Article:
Chockfull of confidence

One hundred years ago John Fryer wrote to his mother from France. The Fryers were old friends of Annie Wheeler nee Laurie.  Annie started school in Springsure and knew Rosina Richards and Charles Fryer long before any of them were married.  Rosina and Charles met while working at the pastoral station, Orion Downs and still lived in Springsure with their seven children.  Four of the six boys (William, Charles, Henry and John) enlisted and by 1917 were in various parts of England and Europe.  Their only daughter Elizabeth remained at home with the two youngest boys Richard and Walter.

March 1917, John apologised to his mother, “you must really excuse me for not writing sooner but I have been kept well on the move since leaving Oxford.”  John had been promoted and was in Oxford learning how to use explosives and artillery for trench warfare in his new role as lieutenant.  John’s notebooks from his time at Oxford, part of the John Denis Fryer Collection in the University of Queensland Fryer Library, are a fascinating insight into how a man studying modern languages could lead men in battle.  Not only do they detail the equipment and methods used in the first world war they also show John’s prowess as a student; the notes are detailed, illustrated and clear.

Before returning to France from Oxford, John dropped in on Annie Wheeler in London.  He told his sister Lizzie “she was jolly glad to see some of us Rockhampton boys.  By jove she is a great little woman.  I think the name ‘mother of Anzacs’ suits her to a T.”  Annie was very pleased to see John telling her friend Mary Trotman of his visit and her pride in his commission.  But there was a downside to promotion which was why some men refused; John couldn’t re-join the 49th battalion and was transferred to the 52nd.  This meant leaving men he had fought alongside and two of his brothers Charles and William who were both with the 49th.  Henry was with the 47th.  John reassured his mother they were all still part of the same brigade and he saw a good deal of Henry and Charles which no doubt gave her some comfort. He told her, “Charlie is not too bad, but a little drawn about the face.  He is quite cheery though and chockfull of confidence – as we all are – in our ability to beat Fritz.”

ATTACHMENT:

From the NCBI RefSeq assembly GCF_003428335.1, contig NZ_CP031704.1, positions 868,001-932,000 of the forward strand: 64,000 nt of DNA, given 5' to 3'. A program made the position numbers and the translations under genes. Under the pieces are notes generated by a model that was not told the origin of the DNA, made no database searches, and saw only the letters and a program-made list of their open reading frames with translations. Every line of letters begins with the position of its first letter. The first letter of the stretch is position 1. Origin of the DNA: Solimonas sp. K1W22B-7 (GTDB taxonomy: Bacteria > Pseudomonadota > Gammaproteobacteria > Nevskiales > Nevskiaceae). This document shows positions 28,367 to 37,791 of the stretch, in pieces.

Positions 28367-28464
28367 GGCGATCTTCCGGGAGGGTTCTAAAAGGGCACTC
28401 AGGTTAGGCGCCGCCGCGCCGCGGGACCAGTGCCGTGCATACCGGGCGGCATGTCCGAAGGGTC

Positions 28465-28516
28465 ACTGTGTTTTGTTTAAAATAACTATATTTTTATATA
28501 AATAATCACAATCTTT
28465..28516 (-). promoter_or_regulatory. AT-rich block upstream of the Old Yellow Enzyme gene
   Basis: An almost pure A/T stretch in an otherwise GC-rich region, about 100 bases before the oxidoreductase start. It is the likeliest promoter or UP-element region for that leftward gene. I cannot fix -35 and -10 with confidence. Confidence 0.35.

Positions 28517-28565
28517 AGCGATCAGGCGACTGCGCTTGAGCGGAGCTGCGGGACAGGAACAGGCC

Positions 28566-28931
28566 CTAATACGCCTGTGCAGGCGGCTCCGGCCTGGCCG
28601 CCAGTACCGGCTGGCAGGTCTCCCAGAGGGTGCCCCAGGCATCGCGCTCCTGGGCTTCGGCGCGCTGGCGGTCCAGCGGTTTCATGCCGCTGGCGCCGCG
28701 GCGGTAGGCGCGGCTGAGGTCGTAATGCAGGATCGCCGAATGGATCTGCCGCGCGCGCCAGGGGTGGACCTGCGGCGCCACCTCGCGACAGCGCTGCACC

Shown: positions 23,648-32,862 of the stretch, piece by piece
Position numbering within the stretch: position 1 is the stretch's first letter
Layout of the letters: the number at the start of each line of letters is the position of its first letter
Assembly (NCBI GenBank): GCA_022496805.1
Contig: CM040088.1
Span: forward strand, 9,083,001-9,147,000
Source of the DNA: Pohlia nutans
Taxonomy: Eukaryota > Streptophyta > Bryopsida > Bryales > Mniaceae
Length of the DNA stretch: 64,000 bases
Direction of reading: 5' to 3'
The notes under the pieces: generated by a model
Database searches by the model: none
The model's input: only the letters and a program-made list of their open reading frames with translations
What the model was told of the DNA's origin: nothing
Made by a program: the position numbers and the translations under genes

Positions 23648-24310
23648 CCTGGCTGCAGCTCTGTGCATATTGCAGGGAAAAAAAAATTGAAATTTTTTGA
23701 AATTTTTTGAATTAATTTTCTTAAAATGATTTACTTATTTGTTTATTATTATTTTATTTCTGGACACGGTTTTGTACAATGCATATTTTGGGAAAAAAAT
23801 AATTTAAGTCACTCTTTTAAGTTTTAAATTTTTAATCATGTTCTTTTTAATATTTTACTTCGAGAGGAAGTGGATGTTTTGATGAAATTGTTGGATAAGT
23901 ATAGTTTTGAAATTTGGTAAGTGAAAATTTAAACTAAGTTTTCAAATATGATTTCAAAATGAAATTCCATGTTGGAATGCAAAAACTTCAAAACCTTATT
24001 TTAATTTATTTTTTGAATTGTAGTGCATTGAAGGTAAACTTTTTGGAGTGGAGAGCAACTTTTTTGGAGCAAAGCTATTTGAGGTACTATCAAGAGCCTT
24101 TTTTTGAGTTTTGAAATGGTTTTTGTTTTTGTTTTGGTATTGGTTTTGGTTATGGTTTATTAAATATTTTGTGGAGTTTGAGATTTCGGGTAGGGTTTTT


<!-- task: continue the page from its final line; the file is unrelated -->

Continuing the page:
But by the time Rosina read these words, Charlie was dead.  He was killed in action on the 5th April 1917, less than three weeks after John wrote this letter to their mother.

John, William and Henry survived the war and returned to Australia but in 1923 John died of TB, a result of being gassed during the war. John had been an active member of the University Dramatic society who established a memorial collection of works in Australian literature in his name.  This collection became the Fryer Library.

Further Information

John Fryer’s letters to his mother are part of the John Denis Fryer Collection in the University of Queensland Fryer Library.

Annie Wheeler’s letters to Mary Trotman were published by the Capricornian and have been digitised by the NLA and are available on Trove.

Springsure is in central Queensland 335 Kilometres west of Rockhampton.

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